by K. Scott Oliphint
Atheist: Sam Harris has written a masterful exposition of the myth of free will. And the reason that free will is a myth, Harris and I understand as committed scientists, is that all that happens is the product of a materially determined process. Since everything that happens, happens according to that process, there can be no real choice for human beings. We, too, are simply products of the processes of our material make-up. Science can continue apace because reality is so marvelously and determinatively predictable. It moves inexorably as it is materially determined to move.
Christian: If I am materially predetermined to believe what I believe, and you are as well, then what we believe is simply a product of our material selves. We have no choice at all about what we believe; and why we believe what we do makes no sense to discuss at all, since the "why" is embedded in our predetermined matter.
It seems to me that you have gotten yourself into an intellectual bind. If the universe is unguided, then what you think about science is nothing more than a random figment of your own imagination. In that case, science cannot ground or found its own enterprise; the best it can do, as David Hume showed us centuries ago, is depend on some kind of subjective "habit." And a habit is no way to try to uncover the mysteries of the universe; because it is subjective, it has no bearing on whether or not the universe is knowable or predictable. For that, something much stronger is needed. What's needed is actual predictability. And that comes only in Christian theism.
If, on the other hand, your friend Sam Harris is right, then all the things you and I have discussed—science, religion, predictability, etc.—are also just figments of our imagination. They are not in any way the products of our own decision making. Your humanism is exactly the same as my Christian theism. They both are produced by our material composition. And if that is the case, there is nothing left for us to talk about. Our respective beliefs are little different than the fizzy head of a draught beer; they're just a matter of materially determined characteristics.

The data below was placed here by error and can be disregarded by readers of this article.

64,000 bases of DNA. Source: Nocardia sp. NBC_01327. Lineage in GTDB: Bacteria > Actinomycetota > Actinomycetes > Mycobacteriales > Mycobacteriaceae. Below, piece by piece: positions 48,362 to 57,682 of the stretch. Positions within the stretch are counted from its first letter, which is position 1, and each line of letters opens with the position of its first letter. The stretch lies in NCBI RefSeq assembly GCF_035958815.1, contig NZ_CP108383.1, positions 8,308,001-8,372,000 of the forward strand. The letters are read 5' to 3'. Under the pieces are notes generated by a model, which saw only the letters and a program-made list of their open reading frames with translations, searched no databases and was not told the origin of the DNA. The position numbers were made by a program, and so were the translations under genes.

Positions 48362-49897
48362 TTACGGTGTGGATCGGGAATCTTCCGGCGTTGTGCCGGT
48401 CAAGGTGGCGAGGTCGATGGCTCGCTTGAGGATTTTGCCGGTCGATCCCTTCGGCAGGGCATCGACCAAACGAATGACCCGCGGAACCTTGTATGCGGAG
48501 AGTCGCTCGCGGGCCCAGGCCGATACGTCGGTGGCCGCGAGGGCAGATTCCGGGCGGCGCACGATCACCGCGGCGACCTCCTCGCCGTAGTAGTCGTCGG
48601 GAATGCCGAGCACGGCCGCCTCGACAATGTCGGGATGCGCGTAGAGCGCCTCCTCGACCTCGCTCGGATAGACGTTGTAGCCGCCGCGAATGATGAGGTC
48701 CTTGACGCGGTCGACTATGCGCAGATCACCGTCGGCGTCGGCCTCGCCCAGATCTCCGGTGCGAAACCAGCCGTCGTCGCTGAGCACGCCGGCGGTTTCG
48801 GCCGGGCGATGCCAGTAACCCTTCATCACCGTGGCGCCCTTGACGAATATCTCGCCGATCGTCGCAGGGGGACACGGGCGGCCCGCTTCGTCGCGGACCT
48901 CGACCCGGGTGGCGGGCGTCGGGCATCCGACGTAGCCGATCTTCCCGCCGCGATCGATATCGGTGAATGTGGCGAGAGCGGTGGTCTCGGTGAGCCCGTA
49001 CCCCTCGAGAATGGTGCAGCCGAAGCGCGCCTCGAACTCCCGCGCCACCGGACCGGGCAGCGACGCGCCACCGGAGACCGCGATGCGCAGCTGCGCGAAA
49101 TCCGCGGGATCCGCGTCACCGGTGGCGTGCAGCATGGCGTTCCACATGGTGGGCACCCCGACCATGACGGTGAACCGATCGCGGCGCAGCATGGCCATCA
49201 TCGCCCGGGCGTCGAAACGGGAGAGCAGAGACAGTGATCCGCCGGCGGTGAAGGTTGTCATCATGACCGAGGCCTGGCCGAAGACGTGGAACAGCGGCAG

So, I leave you with this thought. Neither unguided naturalism nor predetermined physicalism can give you what you want; neither can give you a way to be committed, as you are, to "scientific inquiry" as your starting point for knowledge. Only Christian theism can give you that. Only in Christian theism can science begin and thrive. Without Christian theism, your commitment to science is nothing more than a meaningless, purposeless noise. Like your own existence, it makes no sense whatsoever; either it is an unguided, chaotic datum, or it does what it was predetermined to do. In either case, there can be no real meaning ascribed to it.
But if God has created the universe and has come down to act in and for his creation, and if he has condescended in his Son to remedy the problem of those who are committed to opposing him, then it will only be repentance and trust in Christ that will allow for a proper view of the world, "scientific inquiry," and ourselves.
Excerpt: Oliphint, K. Scott, Covenantal Apologetics: Principles & Practice in Defense of Our Faith. pp. 121-122